Our students are hired by companies looking for proficiency in problem solving skills, computational thinking, communication and collaboration. Our students are creative and resourceful team members. Here is a sample of careers to pursue with a computer science degree:
- Applications Developer
- Computer and Information Research Scientists
- Data Security Specialist
- Database Administrator
- Database Developer
- Multimedia Developer
- Network Administrator
- Network Analyst
- Network Architects
- Product Development Manager
- Quality Assurance Analyst
- Quality Control Specialist
- Software Engineer
- Software Support Technician
- Software Systems Developer
- System Analyst
- Technical Writer
- Technology Trainer/Consultant
- User Experience (UX) Designer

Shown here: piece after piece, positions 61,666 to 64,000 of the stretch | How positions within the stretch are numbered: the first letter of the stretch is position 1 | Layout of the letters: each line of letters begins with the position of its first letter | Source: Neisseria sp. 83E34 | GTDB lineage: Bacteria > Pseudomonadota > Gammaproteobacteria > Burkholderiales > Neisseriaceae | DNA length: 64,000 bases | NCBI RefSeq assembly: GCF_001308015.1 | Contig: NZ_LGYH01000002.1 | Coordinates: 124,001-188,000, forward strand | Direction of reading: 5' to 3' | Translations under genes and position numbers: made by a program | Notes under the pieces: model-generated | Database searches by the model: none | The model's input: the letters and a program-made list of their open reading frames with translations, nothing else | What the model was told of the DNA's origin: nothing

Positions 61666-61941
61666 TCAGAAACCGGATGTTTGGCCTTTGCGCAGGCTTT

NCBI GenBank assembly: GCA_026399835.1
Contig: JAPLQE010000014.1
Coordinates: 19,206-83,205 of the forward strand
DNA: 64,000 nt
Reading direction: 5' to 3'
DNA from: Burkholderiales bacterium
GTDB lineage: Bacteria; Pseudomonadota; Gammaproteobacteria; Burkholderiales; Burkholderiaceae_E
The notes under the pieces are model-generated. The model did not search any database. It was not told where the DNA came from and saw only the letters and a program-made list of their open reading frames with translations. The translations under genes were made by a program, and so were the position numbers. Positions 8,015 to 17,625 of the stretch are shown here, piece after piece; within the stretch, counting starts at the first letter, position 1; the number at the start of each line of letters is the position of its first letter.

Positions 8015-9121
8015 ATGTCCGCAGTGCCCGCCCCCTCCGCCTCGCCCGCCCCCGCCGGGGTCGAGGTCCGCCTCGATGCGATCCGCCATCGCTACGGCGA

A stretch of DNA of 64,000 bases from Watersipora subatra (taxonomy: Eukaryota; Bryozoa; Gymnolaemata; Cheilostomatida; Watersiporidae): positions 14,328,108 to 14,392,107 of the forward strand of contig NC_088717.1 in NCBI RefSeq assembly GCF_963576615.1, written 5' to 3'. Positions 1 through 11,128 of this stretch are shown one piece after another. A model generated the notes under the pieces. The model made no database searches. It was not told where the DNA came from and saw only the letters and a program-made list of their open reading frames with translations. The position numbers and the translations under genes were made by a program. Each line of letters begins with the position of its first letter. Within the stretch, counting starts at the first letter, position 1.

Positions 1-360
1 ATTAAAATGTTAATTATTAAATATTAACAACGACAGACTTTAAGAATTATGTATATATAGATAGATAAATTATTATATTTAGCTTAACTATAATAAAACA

- User Interface Analyst/Designer
- Web Analyst/Designer
- Web Developer
Click on each course title to read the full description. For all courses offered at our campus, click here
COMP 405 - Introduction to Internet and Web Authoring
COMP 411 - Introduction to Computer Applications
COMP 415 - Mobile Computing First and For Most
COMP 425 - Introduction to Programming
COMP 490 - (M1) - Statistics in Computing and Engineering
COMP 500 - (M1) - Discrete Structures
COMP 505 - Advanced Web Authoring
COMP 510 - Fundamentals of Computer Information Systems
COMP 515 - Multimedia: Introduction and Applications
COMP 520 - Database Design and Development
COMP 542 - Operating System Applications
COMP 550 - Networking Concepts
COMP 560 - Computer Law and Ethics
COMP 625 - Advanced Application Programming
COMP 640 - Human Computer Interaction
COMP 650 - Network Administration and Maintenance
COMP 685 - Professional Develop Seminar
COMP 690 - Internship Experience
COMP 698 - Special Topics
COMP 705 - Web Application Development
COMP 715 - Information Security
COMP 720 - Database Application Development
COMP 725 - Programming Languages
COMP 730 - Object Oriented Software Development
COMP 780 - Advanced Topics in Computing
COMP 790 - Capstone Project
COMP 795 - Independent Study